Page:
One of Facebook’s network’s engineers, Alex Sourov, wrote a detailed blog post how they bought several low-end Android phones in Africa to test the Facebook Android App, which by no surprise didn’t only crash often, but also loaded like a snail, thanks to the slow internet speeds. Facebook wants to connect the next 5 billion people and they won’t be able to achieve this goal if their app is not up to scratch in the target areas. During their tests with the app they also found out that they burnt over a month’s worth of data within 40 just minutes. With such findings it became clear that they had to make the app “Africa usable” and this could only be achieved by a complete overhaul of the social network app.
“Facebook has reduced its app size by 65 percent”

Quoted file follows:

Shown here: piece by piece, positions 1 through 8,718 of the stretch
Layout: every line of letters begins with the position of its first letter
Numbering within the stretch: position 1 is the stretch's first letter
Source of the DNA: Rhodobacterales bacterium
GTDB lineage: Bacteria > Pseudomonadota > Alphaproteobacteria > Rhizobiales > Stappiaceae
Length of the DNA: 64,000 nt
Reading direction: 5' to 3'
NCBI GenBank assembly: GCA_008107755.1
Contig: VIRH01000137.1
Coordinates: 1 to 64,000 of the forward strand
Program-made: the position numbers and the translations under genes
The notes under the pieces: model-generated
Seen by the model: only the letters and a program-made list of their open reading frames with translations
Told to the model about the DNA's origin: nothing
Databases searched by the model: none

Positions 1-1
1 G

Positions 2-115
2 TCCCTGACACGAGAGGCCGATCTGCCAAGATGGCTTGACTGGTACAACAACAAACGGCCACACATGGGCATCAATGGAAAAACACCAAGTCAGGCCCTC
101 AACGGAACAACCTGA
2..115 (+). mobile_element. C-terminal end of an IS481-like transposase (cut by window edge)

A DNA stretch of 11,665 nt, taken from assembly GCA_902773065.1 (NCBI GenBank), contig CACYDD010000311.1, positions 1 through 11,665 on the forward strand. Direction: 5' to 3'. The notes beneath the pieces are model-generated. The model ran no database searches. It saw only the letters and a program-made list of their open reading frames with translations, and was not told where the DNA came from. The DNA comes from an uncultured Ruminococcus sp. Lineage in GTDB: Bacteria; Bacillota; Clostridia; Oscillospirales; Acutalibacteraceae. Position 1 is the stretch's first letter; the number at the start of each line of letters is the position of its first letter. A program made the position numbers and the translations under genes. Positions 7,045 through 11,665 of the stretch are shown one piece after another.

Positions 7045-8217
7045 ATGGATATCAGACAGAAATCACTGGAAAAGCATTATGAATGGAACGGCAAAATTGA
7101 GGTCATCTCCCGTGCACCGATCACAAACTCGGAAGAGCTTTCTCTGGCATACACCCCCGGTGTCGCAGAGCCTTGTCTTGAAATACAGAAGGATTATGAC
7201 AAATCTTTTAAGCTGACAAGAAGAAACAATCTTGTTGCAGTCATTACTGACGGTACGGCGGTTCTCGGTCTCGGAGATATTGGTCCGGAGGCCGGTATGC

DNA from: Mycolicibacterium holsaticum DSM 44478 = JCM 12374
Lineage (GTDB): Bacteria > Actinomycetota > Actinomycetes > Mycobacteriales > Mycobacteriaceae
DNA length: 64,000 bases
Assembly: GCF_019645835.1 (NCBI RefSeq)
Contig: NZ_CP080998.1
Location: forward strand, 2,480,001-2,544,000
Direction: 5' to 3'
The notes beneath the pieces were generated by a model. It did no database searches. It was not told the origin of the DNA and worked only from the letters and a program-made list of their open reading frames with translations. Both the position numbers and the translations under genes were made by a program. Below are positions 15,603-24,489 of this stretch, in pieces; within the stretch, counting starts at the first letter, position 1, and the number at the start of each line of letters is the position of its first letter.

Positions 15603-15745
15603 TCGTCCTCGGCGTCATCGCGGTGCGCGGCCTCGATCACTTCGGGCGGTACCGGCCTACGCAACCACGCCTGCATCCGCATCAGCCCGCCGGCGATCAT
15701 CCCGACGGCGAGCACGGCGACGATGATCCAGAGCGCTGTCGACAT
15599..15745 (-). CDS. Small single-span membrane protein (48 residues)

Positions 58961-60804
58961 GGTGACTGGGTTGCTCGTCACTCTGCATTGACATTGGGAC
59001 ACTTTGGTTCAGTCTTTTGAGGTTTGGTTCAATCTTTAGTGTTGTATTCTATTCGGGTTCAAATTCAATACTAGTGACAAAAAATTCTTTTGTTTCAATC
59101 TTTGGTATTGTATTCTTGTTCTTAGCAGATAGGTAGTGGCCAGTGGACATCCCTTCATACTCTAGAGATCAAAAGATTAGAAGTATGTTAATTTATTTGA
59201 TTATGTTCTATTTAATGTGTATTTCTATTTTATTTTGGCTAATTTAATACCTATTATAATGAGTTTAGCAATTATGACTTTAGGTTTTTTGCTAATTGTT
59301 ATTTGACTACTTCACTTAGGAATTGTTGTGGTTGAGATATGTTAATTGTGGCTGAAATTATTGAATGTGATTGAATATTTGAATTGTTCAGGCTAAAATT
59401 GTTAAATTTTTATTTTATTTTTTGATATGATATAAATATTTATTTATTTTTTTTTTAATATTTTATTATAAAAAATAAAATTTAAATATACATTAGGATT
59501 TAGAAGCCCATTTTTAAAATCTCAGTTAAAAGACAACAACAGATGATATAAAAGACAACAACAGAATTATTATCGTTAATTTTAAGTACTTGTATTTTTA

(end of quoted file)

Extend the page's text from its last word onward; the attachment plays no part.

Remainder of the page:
This trip to Africa, gave birth to the recently rolled out Facebook App update for Android devices that’s supposed to speed things up. Most of the Android smartphones we use here in Africa run on single core processors and this forced the Facebook Engineers to tweak their app such that all features don’t load at once when launched. For the pictures, the company has moved away from JPEG and PNGs and now has adopted Google’s WebP format, which consumes a lot less data. Image resolutions and sizes will be loaded based on device’s screen size.
In the end, Facebook has reduced its app size by 65 percent and they know the update will speed things up on both phones and tablets with low specs. For the future, the company on it’s blog said
[signoff predefined=”Quotation” icon=”icon-globe”]Our trip to Africa really highlighted the importance of our work on mobile performance, data efficiency, networking reliability, and application size for emerging markets. We’ve made a concerted effort to improve in all these areas and achieved a significant amount of success in the past year.[/signoff]